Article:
Go ‘Wild Swimming’ in One of These 7 Spots in Texas

There’s nothing better than a swim in nature to help revitalize the senses. Whether you’re traveling through Texas or planning an epic camping trip to the Lone Star State, a quick dip in a natural swimming hole is always a great way to stay cool.

From the deserts of western Texas to the gorgeous landscapes of Texas Hill Country, there are crystal-clear waters to discover across the state, but is open-water swimming in Texas safe? The answer is yes if you know where to go. 

We’ve compiled a list of options for “wild swimming” in places that are privately owned or located within a Texas State Park, so you can swim peacefully knowing the areas are well monitored and maintained.

Here are seven of the best natural swimming holes in Texas:

1. Blue Hole Regional Park, Wimberley, Texas

wild-swimming-in-texasImage by Christy Pohler


Discover one of Texas’s most-loved natural swimming spots: The Blue Hole. From May to September, the Blue Hole Regional Park invites visitors to swim in the see-through blue-green waters, swing from rope swings, and experience true relaxation. With cypress trees looming all around, the water is spring-fed and stays at a refreshing temperature all summer long, making it an awesome place to cool off. There are biking and hiking trails to enjoy around the park too.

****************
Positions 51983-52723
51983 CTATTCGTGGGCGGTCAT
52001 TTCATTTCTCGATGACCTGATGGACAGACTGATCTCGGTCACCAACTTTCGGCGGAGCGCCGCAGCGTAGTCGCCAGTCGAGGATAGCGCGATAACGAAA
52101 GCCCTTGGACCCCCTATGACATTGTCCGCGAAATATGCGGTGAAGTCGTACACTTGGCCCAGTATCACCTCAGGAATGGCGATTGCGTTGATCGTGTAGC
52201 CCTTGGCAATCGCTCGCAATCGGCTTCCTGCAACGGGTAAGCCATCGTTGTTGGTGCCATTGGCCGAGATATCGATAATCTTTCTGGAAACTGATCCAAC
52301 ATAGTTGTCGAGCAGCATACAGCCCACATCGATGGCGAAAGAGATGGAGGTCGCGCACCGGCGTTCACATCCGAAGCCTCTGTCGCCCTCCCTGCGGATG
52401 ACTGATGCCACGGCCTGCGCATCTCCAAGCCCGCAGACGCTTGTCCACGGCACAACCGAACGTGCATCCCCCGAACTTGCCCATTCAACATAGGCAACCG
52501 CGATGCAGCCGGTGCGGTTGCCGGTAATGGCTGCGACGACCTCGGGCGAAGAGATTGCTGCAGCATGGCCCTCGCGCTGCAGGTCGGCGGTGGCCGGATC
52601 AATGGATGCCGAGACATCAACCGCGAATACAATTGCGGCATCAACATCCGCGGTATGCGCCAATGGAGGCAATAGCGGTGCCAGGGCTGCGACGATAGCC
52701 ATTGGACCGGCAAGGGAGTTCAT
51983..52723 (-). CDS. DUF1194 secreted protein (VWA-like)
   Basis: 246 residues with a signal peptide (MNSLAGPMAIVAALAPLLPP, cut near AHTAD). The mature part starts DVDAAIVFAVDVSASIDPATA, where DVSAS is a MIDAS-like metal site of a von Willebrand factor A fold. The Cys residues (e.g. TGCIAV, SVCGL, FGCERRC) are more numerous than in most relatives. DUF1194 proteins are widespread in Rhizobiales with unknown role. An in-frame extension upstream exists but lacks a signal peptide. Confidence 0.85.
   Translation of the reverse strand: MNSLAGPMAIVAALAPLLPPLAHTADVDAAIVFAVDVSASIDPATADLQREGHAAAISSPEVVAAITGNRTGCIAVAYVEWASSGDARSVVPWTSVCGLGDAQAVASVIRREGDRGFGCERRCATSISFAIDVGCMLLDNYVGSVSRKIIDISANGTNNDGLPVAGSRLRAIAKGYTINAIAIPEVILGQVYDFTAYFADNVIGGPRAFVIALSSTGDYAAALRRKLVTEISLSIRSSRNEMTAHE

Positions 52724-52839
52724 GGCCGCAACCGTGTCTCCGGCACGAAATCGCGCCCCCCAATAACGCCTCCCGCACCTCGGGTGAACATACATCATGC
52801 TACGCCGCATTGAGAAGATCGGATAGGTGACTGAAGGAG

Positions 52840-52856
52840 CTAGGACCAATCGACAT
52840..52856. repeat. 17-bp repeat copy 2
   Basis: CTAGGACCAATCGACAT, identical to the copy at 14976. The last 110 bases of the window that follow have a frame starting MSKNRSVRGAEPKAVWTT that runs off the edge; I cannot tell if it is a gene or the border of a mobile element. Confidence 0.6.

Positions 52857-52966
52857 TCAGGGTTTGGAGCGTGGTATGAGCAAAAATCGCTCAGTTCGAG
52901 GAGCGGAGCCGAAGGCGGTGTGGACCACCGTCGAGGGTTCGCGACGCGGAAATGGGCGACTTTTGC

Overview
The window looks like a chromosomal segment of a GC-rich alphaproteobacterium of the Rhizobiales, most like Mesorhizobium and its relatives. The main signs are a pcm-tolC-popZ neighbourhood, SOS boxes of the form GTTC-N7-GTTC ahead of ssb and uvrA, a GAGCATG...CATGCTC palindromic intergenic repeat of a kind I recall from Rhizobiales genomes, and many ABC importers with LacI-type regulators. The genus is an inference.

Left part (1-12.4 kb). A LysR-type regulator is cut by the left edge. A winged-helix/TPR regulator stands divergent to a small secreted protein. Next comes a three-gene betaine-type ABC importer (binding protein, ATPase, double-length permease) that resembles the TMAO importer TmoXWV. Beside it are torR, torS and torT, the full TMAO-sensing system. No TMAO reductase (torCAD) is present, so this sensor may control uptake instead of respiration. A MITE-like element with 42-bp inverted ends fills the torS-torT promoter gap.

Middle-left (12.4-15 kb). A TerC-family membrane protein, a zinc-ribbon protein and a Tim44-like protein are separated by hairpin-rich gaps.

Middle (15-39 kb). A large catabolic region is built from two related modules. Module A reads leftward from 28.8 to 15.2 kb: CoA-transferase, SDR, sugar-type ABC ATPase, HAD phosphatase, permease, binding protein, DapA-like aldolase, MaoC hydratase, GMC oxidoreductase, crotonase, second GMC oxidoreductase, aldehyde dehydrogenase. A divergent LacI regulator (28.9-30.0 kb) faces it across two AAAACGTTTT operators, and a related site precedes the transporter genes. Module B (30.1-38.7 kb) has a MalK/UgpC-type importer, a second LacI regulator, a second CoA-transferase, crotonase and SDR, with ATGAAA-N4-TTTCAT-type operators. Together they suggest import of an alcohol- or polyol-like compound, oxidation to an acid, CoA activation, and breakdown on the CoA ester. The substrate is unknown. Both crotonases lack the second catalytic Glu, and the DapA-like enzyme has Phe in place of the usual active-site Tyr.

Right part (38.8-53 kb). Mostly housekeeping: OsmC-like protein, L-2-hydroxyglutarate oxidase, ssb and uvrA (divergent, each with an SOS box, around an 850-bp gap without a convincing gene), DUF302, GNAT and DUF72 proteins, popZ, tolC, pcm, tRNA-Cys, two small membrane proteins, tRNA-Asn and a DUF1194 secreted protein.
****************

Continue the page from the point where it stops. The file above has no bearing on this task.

The small ranch town of Wimberley boasts an excellent restaurant and bar scene, as well as a weekly Saturday market.  

2. Inks Lake State Park, Burnet, Texas

wild-swimming-in-texasImage by Jennifer M. Ramos


The Devil’s Waterhole is a favorite among visitors and locals alike. You’ll find it towards the northern end of the Inks Lake State Park in the Texas Hill Country. The surrounding landscape is famous for its fiery sunsets and picturesque beauty. Thanks to the steady flow of the Colorado River, the water in the deep pool at the Devil’s Waterhole is cool and clear and makes for an invigorating dip. It is surrounded by stunning rock formations and smooth, pink granite slabs, making it very popular for rock jumping.


Explore the town of Burnet, which is famous for its swathes of bluebonnets in the spring.

3. Garner State Park, Uvalde, Texas

wild-swimming-in-texasImage by Richard McMillin


With its deep canyons and imposing cliffs, a road trip to the gorgeous Garner State Park is something Texans have been raving about for years. Within Garner, the sparkling Frio River is lovely, especially on a hot day. There are lots of options for watersports, from kayaking to river tubing. Freshen up and spend evenings dancing the night away at the summer dances—you might even learn to do a Texas line dance!


There are two cabins to book, or you can pitch a tent at several spots in the area.

4. Balmorhea State Park, Toyahvale, Texas

wild-swimming-in-texasImage by Texas Parks & Wildlife